This process should be geared towards a medium to long-term approach; at least four years.
Challenges to Implementing Sustainable Human Capital
In theory this approach makes a lot of sense, however it often runs into trouble during implementation, which ultimately determines the final outcome. Why?
"I always ask organisations to be mindful of their expectations when implementing a long-term solution," states Candice. "These are, of course, three to five year programmes that require continued commitment and dedication from all parties. We're not reacting to the urgency or the race to transformation that is biting at the heels of so many. We're responding to it in a strategic manner. The benefit is not about instant compliance; it is about organic growth. To put it directly, it is about finding an individual now, investing in a Skills Development programme and then watching that person blossom within the business."
"It's also ok if the person doesn't succeed," comments Candice. "Human resources and human capital are about people; they can't be managed in absolutes. There are always measures that can be put in place to ensure a smoother and more successful process, but if the individual-organisational culture fit isn't there, then you can't force it. Progression does however make sure that the deliverables are structured to support the client and the learner."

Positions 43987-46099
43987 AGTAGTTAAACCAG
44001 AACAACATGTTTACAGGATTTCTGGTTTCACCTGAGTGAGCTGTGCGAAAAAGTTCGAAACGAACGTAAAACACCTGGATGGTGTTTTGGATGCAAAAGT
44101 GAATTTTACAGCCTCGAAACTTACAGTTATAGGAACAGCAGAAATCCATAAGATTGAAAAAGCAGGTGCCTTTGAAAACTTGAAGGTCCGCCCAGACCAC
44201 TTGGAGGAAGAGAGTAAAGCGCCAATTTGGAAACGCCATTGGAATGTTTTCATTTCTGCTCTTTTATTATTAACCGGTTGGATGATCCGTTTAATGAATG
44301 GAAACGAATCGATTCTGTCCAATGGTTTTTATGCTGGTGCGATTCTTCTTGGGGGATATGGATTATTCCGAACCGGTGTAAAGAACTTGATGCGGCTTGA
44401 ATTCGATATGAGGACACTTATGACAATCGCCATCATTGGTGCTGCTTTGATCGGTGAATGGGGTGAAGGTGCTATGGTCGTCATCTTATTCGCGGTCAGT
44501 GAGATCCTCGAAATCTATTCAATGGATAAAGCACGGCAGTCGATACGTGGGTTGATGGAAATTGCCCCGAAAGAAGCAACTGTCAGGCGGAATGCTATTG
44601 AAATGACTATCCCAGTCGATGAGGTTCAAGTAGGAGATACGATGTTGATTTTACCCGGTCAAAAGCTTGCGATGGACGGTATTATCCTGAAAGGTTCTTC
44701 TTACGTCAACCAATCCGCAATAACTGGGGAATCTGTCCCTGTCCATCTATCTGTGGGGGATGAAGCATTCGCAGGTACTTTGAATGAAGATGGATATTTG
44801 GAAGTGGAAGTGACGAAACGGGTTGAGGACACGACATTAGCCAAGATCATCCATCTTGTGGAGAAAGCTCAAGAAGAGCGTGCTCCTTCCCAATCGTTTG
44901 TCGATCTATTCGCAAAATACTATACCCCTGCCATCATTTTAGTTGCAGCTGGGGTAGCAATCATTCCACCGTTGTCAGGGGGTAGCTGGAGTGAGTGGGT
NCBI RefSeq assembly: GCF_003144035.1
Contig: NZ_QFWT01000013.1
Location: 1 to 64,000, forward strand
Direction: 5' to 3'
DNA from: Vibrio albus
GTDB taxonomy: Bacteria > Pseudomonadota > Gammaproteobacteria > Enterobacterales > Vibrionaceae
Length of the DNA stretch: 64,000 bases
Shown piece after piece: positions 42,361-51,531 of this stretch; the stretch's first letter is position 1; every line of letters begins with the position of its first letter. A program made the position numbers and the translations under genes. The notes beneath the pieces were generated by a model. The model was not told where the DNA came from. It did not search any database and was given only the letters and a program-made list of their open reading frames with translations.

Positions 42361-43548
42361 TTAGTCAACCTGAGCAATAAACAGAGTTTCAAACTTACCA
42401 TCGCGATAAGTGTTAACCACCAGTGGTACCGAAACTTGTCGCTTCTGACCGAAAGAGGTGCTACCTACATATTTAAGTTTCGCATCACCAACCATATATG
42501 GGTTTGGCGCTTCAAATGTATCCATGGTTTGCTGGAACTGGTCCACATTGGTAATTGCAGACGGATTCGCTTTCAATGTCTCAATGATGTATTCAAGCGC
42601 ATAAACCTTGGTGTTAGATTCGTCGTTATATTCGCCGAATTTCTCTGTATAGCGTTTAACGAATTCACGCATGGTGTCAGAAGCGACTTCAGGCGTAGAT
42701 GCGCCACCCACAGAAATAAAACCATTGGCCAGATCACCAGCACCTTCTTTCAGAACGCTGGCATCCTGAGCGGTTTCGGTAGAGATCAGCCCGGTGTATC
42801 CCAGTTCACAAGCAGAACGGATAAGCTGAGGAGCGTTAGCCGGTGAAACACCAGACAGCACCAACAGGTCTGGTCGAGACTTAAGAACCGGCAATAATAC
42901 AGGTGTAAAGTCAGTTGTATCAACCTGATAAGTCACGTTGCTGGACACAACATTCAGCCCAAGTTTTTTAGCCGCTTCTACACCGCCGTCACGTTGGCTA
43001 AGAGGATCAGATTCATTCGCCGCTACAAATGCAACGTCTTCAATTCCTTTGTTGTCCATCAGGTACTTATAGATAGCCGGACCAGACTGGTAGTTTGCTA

I've also encountered a few scenarios where the permanent positions were offered too early to learners or without good consideration, as the pressure to obtain the bonus points for retention was just too great. In these cases, the rush and scramble are what ultimately compromised the project."
Transformation must not be about ticking boxes without the true spirit of development and empowerment of people.
Reap the Rewards of a Skilled Labour Market
A recent series of contributor articles on Forbes.com titled "Want to Grow your Business? Grow your People! (Part 1)" highlights the role a committed workforce plays in achieving organisational goals. The author talks to the importance of collaborating on development ideas within the business and the significance of freedom and accountability.
By taking a sustainable, 'ground-up' approach to Skills Development (and any other initiative / element around BEE, including Ownership and Enterprise and Supplier Development), an organisation stands to not only meet their compliance needs, but create a workforce that is committed and aligned to the goals of the business. This both strengthens the business itself and feeds into the larger macro need for Skills Development.
"What we need to remember when embarking on the 'Grow Your Own' journey within any business is the fact that improving on the National skills pool is a shared responsibility. It's about imparting knowledge that truly empowers another person. At a macro level, it's always going to be a win-win because if we are all able to do our bit towards transformation, then the overall impact is in the right direction," concludes Candice.